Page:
Category Archives: seafood

parchment-baked salmon with blood orange and fennel

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When I can’t grill fish outside because of the weather, the only two methods of indoor cooking I employ are poaching and baking in parchment.  Both ways seal juices and flavors in to insure a moist fish, thus avoiding that fine line of overcooking it to dry with broiling or baking.

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shrimp and corn chowder with homemade corn stock

Are you throwing out the corn cobs from your summer corn?

Stop it.  Stop it right now.  This stock is so easy to make…and it absolutely makes this chowder shine (not to mention it smells pretty darn good while it’s simmering).

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The Maryland crab cake

One of the first times my husband and I visited Myrtle Beach, South Carolina, we passed by a small restaurant with a sign boasting “Maryland Fried Chicken”.

We both looked at each other. “Is Maryland known for fried chicken?” we asked each other in unison. We’ve both lived in Maryland all of our lives, so it was more of a rhetorical question.

Maryland might be know for this. Or maybe this. But it is not famous for fried chicken.

Maryland, and the Chesapeake Bay region, is known for blue crabs.

Steamed with plenty of Old Bay seasoning, picking crabs at a picnic table with cold beer is synonymous with summer around these parts.

While it’s easy to find a decent crab cake in Maryland, this is (in my opinion) the best recipe I have come across. The perfect crab cake is flavorful, moist, and slightly crispy on the outside.

Maryland crab cakes

8 ounces jumbo lump crab meat

Mix together to make a sauce:

1 cup mayonnaise (I use light olive oil based mayo)

1 Tbsp yellow mustard

5 dashes Worcestershire sauce

1/3 cup Old Bay seasoning

one egg

2-3 dashes Tabasco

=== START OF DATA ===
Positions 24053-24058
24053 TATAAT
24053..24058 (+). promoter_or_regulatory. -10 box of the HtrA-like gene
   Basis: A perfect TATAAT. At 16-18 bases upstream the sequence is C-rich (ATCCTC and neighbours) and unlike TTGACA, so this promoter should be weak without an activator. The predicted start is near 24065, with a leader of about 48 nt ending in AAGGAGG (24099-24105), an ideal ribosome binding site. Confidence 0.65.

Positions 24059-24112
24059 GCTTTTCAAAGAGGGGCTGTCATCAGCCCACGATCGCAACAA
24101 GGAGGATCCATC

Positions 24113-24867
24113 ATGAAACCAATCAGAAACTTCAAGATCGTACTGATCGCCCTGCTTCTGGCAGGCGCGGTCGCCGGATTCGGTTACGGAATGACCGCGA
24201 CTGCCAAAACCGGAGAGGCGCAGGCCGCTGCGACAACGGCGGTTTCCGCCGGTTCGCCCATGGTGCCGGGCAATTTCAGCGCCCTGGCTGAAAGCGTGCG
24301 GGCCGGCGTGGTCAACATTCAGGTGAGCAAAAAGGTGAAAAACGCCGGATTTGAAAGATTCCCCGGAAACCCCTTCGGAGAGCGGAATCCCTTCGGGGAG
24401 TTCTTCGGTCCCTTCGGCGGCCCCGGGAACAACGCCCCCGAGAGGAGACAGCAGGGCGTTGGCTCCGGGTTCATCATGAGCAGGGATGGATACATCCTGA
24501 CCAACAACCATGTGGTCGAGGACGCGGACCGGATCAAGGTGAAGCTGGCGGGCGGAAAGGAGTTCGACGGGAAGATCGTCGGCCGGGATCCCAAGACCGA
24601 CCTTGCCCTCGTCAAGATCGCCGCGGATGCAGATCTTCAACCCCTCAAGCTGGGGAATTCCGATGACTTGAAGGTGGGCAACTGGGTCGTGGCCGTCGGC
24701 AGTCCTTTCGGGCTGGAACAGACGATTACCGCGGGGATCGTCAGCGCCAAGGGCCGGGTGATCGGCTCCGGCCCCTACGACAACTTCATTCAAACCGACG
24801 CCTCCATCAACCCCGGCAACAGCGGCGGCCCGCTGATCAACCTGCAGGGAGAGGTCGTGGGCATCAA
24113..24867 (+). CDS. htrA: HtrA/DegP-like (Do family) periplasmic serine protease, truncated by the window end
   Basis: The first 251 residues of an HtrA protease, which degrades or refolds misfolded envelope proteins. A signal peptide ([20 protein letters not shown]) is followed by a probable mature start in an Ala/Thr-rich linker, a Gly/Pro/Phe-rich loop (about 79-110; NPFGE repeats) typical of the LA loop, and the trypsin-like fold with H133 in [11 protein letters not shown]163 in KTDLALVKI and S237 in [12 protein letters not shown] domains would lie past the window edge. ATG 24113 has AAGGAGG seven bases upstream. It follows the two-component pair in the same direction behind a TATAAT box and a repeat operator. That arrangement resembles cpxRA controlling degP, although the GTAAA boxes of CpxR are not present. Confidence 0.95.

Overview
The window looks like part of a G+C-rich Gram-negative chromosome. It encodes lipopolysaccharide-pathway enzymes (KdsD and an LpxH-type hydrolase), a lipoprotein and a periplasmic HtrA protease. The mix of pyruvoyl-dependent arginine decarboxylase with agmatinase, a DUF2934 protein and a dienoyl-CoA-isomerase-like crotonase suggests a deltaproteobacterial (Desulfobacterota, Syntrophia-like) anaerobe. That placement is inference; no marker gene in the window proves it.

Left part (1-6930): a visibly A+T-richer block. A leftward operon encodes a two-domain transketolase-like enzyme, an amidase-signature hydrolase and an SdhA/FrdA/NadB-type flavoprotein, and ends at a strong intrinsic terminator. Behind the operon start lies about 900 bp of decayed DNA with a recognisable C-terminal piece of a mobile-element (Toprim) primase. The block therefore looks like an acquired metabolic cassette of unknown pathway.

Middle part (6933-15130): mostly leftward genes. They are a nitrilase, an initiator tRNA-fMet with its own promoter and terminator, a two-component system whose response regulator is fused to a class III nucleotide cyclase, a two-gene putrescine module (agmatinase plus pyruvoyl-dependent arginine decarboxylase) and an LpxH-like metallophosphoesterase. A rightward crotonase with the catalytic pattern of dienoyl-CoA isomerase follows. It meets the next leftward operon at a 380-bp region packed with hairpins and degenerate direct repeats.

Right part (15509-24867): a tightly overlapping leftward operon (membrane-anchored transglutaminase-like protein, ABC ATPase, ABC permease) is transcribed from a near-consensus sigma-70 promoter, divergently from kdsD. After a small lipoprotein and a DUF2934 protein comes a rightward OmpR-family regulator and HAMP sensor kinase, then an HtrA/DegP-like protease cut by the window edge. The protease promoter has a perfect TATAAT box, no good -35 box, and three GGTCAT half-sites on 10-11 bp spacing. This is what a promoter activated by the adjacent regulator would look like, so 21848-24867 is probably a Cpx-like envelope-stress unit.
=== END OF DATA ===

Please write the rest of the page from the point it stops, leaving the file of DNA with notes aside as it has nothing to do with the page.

1/2 tsp dry yellow mustard, such as Colemans

Fresh bread crumbs from 2-3 slices of day old bread. This is important to produce moist crab cakes.

Add bread crumbs to crab meat in a large bowl and mix well. You may not use them all. The purpose is to bind the crab meat, but not dry it out or add too much filling. The crab meat is the star. Next add the sauce-enough to coat the crab meat and allow it to stay together. Form and shape your patties. I make them about 1/2 inch thick and about 3-4 inches wide.

Preheat oven to 425 degrees. Bake patties until golden on top, approximately 12-15 minutes. You can also broil them, if preferred.

grilled Maryland Rockfish with peach habanero salsa

This recipe is dedicated to a good friend of mine.  Her husband underwent an emergency triple bypass a few months back and their family has been attempting to modify their diet.  This means that she has been trying new, health-conscious recipes (yay!).

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best. salmon. ever.

How many times does a recipe have to be adapted before it’s officially your own creation?

This is based on a recipe I read in another blog at some point.  I didn’t bookmark that recipe, but the combination of ingredients was tucked away in a corner of my brain.  The person who first “blogged” it had adapted it from a cookbook and I, in turn, have made tweaks to make it my own.